List of Rasa'il in The Encyclopedia of The Brethren of Purity - Natural Sciences

Natural Sciences

  1. According to Sprenger and Godefroid de Callataÿ, this risala is a summary of Posterior Analytics, the followup to Prior Analytics in the Organum; for Thomas Davidson and Eric van Reijn, this risala concerns rather Aristotle's Physics. Regardless, when the Brethren discuss physics, they employ another hierarchical characterization of the Great Chain of Being:
    • Motion
      • Physical
        • Generation
        • Corruption
        • Augmentation
        • Diminution
        • Alteration
        • Translation
          • Straight
          • Circular
          • Combination
      • Spiritual
  2. A summary of Aristotle's de Coelo, with a discussion of astronomy and circumnavigating the kaaba at Mecca
  3. A summary of On Generation and Corruption. Sprenger says that it "differs widely from Aristotle's work of the same name. It contains a popular explanation of Aristotle's ideas on the subject, interspersed with numerous moral reflections, and other extraneous matters."
  4. On matter, space, motion, and time, according to Aloys Sprenger; Thomas Davidson and Godefroid de Callataÿ list this risala as being on meteorology, using Aristotle's Meteorology; van Reijn simply calls this epistle "The Celestial Bodies".
  5. On minerals, which segues into a discussion of souls ascending to heaven
  6. A discussion of Nature (the metaphysical entity of the Brethren's hierarchy) and its creation of the animals, plants, and minerals
  7. A discussion of the various kinds of plants, and of a quasi-Great chain of being view of the natural hierarchy, in which plants are superior to minerals, but inferior to animals, which are themselves inferior to humans, and thence to angels- and all are inferior to the Creator. Interestingly, the Brethren do not see a clear and sharp break between domains, according the palm tree near-animal status because of its division in male and female sexes.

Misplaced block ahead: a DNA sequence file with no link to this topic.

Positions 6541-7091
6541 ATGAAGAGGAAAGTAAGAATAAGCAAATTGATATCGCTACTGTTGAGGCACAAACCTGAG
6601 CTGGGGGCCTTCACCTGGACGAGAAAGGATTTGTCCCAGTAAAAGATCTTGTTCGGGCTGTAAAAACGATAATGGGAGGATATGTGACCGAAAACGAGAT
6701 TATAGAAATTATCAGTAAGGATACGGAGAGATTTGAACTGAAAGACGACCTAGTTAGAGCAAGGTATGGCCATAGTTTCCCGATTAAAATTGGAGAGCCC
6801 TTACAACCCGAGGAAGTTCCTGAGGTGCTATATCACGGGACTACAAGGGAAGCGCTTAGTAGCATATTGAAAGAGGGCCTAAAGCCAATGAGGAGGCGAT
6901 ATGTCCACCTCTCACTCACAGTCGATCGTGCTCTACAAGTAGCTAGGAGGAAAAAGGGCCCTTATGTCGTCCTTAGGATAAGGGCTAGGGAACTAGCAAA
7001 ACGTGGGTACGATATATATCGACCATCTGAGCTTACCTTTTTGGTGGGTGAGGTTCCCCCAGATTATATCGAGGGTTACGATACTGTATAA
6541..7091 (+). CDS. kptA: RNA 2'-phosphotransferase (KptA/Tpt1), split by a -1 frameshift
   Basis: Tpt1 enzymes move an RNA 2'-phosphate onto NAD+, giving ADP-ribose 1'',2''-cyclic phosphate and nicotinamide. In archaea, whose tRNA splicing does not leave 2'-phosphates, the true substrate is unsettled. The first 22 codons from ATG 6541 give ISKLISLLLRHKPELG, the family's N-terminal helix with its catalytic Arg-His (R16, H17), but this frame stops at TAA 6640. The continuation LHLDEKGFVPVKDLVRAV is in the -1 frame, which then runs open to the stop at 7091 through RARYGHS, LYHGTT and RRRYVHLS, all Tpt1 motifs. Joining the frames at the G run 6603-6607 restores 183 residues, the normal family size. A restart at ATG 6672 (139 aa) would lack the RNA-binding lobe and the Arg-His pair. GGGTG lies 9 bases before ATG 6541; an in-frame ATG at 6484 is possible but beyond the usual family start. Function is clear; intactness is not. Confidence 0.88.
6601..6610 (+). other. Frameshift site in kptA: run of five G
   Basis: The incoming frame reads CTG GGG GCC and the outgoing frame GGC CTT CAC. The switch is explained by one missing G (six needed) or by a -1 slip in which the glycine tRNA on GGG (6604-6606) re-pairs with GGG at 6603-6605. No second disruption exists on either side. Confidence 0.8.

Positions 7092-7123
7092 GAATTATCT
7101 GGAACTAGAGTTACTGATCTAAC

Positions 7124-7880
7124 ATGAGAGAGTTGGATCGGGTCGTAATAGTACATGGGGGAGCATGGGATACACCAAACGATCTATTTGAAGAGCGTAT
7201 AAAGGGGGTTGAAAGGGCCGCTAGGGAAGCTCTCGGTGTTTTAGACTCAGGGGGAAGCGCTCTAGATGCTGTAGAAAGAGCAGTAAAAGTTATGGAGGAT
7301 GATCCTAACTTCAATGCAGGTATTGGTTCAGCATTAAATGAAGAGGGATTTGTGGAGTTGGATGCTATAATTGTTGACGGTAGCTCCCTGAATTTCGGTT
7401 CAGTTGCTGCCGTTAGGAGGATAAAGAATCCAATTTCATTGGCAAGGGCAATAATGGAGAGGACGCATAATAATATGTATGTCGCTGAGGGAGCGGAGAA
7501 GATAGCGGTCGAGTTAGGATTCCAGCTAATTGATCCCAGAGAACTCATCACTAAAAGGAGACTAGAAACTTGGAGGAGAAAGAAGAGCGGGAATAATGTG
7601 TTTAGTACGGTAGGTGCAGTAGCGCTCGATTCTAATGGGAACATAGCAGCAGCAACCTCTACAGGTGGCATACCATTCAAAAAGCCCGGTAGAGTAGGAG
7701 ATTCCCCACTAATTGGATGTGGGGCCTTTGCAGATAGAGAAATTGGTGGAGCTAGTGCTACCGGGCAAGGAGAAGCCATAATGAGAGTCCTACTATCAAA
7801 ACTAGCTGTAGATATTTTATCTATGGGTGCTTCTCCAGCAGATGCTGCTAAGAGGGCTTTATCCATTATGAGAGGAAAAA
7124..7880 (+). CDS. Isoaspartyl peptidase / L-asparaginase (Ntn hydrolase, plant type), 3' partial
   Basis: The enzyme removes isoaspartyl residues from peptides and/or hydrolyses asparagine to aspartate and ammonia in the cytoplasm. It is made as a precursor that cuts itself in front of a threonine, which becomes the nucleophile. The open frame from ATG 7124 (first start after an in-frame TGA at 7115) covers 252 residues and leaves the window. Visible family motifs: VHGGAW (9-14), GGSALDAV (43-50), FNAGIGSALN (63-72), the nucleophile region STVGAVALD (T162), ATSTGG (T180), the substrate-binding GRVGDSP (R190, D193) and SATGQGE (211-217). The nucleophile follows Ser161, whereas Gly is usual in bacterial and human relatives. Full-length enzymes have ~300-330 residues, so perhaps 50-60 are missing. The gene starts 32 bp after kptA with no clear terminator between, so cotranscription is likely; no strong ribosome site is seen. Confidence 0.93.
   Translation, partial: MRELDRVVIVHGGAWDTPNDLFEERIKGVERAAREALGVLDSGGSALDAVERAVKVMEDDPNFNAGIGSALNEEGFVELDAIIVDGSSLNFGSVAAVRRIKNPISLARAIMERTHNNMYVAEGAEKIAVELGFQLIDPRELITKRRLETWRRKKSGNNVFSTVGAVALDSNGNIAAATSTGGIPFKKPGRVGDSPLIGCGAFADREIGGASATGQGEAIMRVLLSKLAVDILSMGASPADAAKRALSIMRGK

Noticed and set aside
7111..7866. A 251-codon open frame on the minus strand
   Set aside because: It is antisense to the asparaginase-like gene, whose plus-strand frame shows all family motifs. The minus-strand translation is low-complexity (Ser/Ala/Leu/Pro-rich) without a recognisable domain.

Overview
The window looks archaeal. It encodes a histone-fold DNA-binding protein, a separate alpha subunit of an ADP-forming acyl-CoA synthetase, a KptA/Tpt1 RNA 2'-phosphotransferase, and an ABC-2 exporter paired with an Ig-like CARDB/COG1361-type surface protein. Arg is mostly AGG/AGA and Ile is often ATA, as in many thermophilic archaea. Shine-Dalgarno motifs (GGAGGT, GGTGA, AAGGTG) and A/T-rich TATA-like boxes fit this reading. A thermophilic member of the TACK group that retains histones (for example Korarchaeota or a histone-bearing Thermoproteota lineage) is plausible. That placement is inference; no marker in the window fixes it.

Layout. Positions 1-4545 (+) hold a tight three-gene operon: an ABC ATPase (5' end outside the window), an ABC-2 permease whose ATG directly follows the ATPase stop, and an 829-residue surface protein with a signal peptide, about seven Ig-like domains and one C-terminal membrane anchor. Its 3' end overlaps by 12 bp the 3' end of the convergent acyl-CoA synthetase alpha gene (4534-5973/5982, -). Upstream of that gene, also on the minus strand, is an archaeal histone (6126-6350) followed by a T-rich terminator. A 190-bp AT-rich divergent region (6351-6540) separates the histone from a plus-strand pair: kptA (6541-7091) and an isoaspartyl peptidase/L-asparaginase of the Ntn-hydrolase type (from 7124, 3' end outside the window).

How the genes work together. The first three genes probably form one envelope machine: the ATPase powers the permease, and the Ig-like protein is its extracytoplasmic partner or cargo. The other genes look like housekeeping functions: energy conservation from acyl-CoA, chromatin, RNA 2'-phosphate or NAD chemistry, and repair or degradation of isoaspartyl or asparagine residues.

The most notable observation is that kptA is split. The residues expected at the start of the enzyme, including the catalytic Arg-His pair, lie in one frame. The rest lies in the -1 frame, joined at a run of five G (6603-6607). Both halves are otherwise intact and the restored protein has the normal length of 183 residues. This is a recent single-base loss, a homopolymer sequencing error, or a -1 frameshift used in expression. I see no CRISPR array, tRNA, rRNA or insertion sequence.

8. "The Generation of Animals." A discussion and classification of animals. (This was the risala the Rev. T. Thomason first published an excerpt from).
  9. "The Composition of the Body." On man's body, and a hermetic view ("As above, so below") view of man's body as a microcosm related to the macrocosm.
  10. Ostensibly a summary of the On Sense and the Sensible by Aristotle; it lays out theories of neurology and sensory perception and the effects of astrology on portions of the body.
  11. Embryology. Which planets control which month of pregnancy.
  12. In spirit, a continuation of the ninth, which begins: "Know, O brother, that the knowledge of one's own self is the key to every science and this is threefold; first, man ought to be acquainted with the component part and economy of his own body, and with all those qualities which are independent of the influences of the soul; secondly, he ought to study the soul and its qualities independent of the body, and thirdly he ought to understand their joint action." The Brethren further go on to lay astrological correspondences with bodily parts and orifices.
  13. "On the modalities of birth of the particular souls in the natural human bodily systems." . Davidson offers a clearer gloss: "...shows how the partial soul grows in the human body, and how it may thus, before or after death, become an angel." van Reijn reverses this and the previous one, holding that number 25 is on the embryo and 26 is on "Man as Microcosm".
  14. "On the extent of the powers of the human mind to penetrate into the mysteries of the universe" and the mysteries of the Creator.
  15. On life and death, and how a rational soul is embodied, and why death is not to be feared, since it allows the good to reach Paradise. (van Reijn likewise reverses this and the preceding one).
  16. Pleasure and pain, in mortal and immortal life.
  17. "The Diversity of Languages" On the purposes and functions of language, and also on the cause of differing languages.

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